Lessons I learnt from the Alzheimer’s Society story of public involvement in research

The Alzheimer’s Society has published a new booklet entitled ’15 years of the Research Network.’ http://www.alzheimers.org.uk/site/scripts/download_info.php?fileID=2261 It looks at the work of their Research Network of 250 people with dementia and carers in shaping and advancing the charity’s £5.3M research programme, some of their achievements, and a short history of how it all got started.

The story of the network – originally called Quality Research in Dementia (QRD) – is often held up to be a tale of one of the pioneering organisations of public involvement.  With some reason, not least the fact that it started its journey in 1999. The Society remains at the vanguard of charities plying this route within the not-for-profit sector many years later. It is disappointing and a matter of debate why more charities have not embraced public involvement in the same way.

I was working at the Society at the time when the idea of QRD emerged. I worked on the first public awareness campaign about dementia and research which contributed to this thought process. This won an industry award. Yet I had very little to do with the network’s setting up I am afraid. led organisations. 

The Alzheimer’s Society ‘Research Network’ story contains a number of universal lessons about public involvement in research. Some I have written about before.  But not all.  In brief, they are:

Time: It takes time to form, establish and embed public involvement in an organisation until it becomes part of normal business. No one ever tells you this at the beginning. Some people behave towards public involvement as if it should somehow flow freely once the tap is turned on. Think again.  Running water is only guaranteed if you prepare well and have a well-thought out plan in place.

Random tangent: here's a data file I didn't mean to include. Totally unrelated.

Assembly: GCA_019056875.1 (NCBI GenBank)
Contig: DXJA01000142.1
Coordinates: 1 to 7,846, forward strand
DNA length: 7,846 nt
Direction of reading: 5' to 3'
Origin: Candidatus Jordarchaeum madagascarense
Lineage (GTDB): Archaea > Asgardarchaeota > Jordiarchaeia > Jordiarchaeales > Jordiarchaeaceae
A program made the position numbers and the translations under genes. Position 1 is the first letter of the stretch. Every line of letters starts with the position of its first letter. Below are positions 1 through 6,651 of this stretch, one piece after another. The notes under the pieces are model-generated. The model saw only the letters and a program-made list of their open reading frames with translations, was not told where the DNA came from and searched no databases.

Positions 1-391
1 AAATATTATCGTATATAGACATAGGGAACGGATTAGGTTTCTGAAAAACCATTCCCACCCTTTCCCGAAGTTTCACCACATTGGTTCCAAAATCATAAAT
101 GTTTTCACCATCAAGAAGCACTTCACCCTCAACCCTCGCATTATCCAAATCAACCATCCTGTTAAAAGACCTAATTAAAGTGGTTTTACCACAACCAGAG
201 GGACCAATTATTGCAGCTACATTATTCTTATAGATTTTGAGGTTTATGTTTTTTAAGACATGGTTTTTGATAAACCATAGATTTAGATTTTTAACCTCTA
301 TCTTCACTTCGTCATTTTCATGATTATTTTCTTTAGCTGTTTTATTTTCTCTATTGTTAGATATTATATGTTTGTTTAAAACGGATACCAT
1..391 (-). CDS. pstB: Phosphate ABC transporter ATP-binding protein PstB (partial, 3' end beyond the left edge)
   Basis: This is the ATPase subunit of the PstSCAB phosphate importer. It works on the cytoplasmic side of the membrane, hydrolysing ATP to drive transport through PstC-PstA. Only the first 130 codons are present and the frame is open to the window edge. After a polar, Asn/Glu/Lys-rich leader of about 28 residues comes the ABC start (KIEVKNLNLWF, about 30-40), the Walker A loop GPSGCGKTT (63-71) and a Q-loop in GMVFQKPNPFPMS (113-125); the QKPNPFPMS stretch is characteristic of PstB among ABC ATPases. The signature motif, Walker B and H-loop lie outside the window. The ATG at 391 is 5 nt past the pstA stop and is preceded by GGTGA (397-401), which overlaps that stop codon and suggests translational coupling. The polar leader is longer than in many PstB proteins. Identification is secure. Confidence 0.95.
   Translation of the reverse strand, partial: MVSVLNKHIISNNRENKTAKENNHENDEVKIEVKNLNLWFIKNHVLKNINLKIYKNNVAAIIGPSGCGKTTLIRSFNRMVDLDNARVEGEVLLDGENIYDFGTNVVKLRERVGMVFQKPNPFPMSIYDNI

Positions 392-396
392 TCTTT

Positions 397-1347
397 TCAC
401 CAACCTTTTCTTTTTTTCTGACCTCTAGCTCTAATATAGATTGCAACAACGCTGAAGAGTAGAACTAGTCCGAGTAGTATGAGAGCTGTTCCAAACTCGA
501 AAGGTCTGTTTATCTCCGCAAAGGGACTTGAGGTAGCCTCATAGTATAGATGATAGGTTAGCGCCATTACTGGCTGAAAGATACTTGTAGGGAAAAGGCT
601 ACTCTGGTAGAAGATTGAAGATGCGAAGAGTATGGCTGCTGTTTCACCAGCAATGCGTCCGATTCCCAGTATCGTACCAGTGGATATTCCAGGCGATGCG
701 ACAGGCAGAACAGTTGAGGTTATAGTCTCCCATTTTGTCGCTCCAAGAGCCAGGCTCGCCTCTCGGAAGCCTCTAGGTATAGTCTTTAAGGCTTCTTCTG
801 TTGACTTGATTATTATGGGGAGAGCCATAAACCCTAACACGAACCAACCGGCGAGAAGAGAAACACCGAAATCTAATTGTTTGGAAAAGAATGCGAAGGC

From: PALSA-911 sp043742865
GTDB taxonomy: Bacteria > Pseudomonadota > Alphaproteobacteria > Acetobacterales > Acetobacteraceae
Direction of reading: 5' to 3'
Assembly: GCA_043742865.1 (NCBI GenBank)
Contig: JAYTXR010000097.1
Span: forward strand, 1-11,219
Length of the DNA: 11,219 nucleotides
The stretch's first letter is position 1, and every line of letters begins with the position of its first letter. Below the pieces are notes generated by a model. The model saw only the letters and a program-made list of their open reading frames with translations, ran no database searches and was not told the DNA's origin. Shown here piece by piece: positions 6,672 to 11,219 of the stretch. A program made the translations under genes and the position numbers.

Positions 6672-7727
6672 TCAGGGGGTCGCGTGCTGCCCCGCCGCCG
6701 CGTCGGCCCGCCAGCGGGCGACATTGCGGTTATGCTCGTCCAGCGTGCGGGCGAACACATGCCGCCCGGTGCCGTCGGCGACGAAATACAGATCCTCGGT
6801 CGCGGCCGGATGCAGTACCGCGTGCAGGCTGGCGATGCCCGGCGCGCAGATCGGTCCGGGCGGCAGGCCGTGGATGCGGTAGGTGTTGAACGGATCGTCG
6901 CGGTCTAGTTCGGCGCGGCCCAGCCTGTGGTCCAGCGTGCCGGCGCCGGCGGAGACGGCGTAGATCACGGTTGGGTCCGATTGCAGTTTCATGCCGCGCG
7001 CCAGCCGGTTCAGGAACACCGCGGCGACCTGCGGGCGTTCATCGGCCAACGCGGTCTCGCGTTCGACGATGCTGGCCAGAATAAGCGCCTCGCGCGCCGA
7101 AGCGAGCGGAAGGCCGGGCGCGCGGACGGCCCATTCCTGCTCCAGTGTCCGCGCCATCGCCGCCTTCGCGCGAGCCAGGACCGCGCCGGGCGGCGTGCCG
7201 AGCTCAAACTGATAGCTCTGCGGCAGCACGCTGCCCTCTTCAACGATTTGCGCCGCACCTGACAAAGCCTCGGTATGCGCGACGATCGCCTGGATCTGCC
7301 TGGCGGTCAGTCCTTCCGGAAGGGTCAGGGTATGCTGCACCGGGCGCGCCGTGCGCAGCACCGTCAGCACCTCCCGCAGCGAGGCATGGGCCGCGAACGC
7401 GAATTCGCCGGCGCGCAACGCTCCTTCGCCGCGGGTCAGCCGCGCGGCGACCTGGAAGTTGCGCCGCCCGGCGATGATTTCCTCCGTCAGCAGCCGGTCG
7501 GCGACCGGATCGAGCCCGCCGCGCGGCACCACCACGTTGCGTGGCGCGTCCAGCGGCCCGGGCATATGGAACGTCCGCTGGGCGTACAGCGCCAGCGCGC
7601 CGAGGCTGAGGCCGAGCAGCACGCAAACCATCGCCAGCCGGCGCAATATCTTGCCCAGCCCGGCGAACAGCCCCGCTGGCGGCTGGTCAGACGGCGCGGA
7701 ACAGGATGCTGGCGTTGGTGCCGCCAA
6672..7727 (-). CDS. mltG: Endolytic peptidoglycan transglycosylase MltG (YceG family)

Keep it simple: The quotes at the end of the booklet convey this best. The essence of public involvement is about bringing people together who have different perspectives and enabling them to focus on the same issue or challenge as equals.

Leadership: Nothing happens without leaders. But just as important as the avowed champion, is the sceptic who is brave enough to say to his colleagues: we should give this a shot because maybe, just maybe, they are right.

Continuity : Comes from money and appropriate budgeting. It is also a consequence of staff and patient leaders being supported to carry the torch. Through bad times as well as good. The Society booklet was written and produced by members of the network including many who have been there from the start. The network would not be what it is today without their staying power and memory for what it was like before. Many of them are also the patient champions who are now instrumental in the Society’s work around the Prime Minister’s Dementia Challenge.

Above the line: When it comes to public involvement in research you must be willing to put everything ‘above the line’ and up for discussion by patients and carers. It may be that you agree to put some bits off until later. But, at the beginning, you must show as an organisation that you are brave enough to listen to what people have to say – however hard – and turn this into an agenda for improving the quality of what you do.

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